A collaborative effort on the part of researchers in both the United States and the United Kingdom seems to suggest that a genetic mutation may be a factor in sudden infant death syndrome.
Dr. Michael Ackerman of the Mayo Clinic in Minnesota and the co-author of the study reports that mutation that affects an impairment in breathing muscles were determined to be more prevalent in infants who had died as a result of SIDS.
The study observed the SCN4A gene which plays an important role in proper lung development. Variations in the SCN4A gene are associated with a variety of disorders of the neuromuscular system. Some of these disorders have been known to instigate potentially fatal breathing pauses as well as spasms along the vocal chords.
Professor Michael Hanna, another of the study’s co-authors, explains that the present study is the first to document a link between breathing disorders stemming from genetic predispositions to SIDS.
For the most part, mutations of this kind are rare in occurrence and are found in less than 5 of every 100,000 individuals in the population. However, these mutations were found to have occurred in four out of the 278 children observed in the study that had died from SIDS. This compared to no manifestations of the mutation in the 729 healthy babies that had been observed. Researchers are quick to point out that these mutations are not the only cause of the syndrome and infants not afflicted by these genetic mutations could possibly still be at risk for SIDS.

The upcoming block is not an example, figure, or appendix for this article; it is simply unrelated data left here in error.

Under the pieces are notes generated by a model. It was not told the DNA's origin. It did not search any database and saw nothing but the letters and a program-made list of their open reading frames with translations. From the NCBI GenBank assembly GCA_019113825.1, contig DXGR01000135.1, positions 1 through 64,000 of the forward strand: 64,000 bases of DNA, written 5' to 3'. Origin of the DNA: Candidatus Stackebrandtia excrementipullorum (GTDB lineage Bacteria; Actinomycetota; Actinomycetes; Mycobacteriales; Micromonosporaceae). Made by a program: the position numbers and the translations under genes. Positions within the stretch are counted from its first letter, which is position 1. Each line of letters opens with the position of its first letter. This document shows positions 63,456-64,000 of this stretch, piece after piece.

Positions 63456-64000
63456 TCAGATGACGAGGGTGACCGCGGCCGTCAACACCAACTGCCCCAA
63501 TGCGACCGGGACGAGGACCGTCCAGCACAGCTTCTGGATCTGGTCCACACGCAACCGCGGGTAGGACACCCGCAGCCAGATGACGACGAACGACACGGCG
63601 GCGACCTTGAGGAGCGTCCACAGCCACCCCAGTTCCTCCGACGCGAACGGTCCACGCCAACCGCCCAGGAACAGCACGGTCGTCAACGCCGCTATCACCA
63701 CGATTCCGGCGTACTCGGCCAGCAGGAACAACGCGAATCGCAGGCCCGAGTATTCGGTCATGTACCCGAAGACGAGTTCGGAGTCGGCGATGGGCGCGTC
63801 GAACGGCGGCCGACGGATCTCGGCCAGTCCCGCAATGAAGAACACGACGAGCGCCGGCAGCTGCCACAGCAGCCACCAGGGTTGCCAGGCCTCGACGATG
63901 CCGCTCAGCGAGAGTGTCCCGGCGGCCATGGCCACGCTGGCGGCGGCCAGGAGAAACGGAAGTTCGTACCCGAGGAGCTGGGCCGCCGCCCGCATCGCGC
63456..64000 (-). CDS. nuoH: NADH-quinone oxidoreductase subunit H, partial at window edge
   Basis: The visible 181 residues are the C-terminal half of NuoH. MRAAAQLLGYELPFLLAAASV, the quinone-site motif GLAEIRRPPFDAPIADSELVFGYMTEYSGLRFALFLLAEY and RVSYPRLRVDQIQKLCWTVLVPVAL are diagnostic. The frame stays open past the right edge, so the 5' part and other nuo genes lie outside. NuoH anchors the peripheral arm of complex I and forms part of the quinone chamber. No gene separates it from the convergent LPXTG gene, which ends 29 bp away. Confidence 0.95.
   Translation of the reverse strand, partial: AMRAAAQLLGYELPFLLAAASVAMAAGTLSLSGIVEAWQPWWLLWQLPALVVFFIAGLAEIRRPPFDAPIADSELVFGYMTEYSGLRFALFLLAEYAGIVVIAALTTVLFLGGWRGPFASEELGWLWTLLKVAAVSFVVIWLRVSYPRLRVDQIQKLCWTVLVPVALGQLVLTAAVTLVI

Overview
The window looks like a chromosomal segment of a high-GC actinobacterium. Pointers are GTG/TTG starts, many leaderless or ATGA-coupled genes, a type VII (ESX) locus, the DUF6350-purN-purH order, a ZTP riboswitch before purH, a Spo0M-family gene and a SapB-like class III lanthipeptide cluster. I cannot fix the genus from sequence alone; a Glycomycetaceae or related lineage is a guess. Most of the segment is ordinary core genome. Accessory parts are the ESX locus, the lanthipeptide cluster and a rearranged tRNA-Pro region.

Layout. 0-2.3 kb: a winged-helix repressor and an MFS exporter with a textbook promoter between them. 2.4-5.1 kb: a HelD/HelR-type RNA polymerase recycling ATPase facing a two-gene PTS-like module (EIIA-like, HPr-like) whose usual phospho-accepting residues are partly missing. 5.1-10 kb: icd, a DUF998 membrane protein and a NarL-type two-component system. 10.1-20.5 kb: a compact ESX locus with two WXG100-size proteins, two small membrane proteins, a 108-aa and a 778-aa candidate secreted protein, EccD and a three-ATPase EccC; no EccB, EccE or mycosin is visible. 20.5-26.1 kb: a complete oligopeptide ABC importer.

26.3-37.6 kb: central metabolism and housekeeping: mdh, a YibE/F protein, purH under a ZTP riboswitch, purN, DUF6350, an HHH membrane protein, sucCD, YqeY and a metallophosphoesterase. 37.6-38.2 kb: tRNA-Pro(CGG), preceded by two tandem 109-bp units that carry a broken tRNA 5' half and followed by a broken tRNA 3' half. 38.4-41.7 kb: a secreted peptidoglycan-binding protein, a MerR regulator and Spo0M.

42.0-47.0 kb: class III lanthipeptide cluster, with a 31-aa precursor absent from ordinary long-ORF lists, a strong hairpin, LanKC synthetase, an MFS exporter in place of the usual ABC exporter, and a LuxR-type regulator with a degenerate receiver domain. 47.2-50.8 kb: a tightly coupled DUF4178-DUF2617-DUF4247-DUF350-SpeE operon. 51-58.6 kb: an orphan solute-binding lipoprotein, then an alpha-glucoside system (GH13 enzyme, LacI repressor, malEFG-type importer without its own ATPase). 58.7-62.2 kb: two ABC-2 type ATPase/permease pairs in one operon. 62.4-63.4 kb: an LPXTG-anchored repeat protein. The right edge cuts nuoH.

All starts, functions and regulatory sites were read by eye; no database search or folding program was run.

Experts that study Sudden Infant Death Syndrome express optimism at the new findings.
Dr. Joel L. Bass, a professor of Pediatrics working out of Harvard Medical School, says that with the identifying of each risk factor, more at-risk children can be identified and necessary precautions can be taken.
The Center for Disease Control reports that approximately 3500 babies die from SIDS annually in the United States. Possible causes identified for this phenomenon have been abnormalities with the brain, accidental suffocation, and the inability of an infant to regulate his or her own breathing. Approximately one-third of these deaths go completely unexplained.
The study included on babies of European heritage and researchers point out that applying the findings to make them applicable to the entire population is a problematic undertaking. The consensus among these researchers that took part in the study says this is evidence of the need for further studies.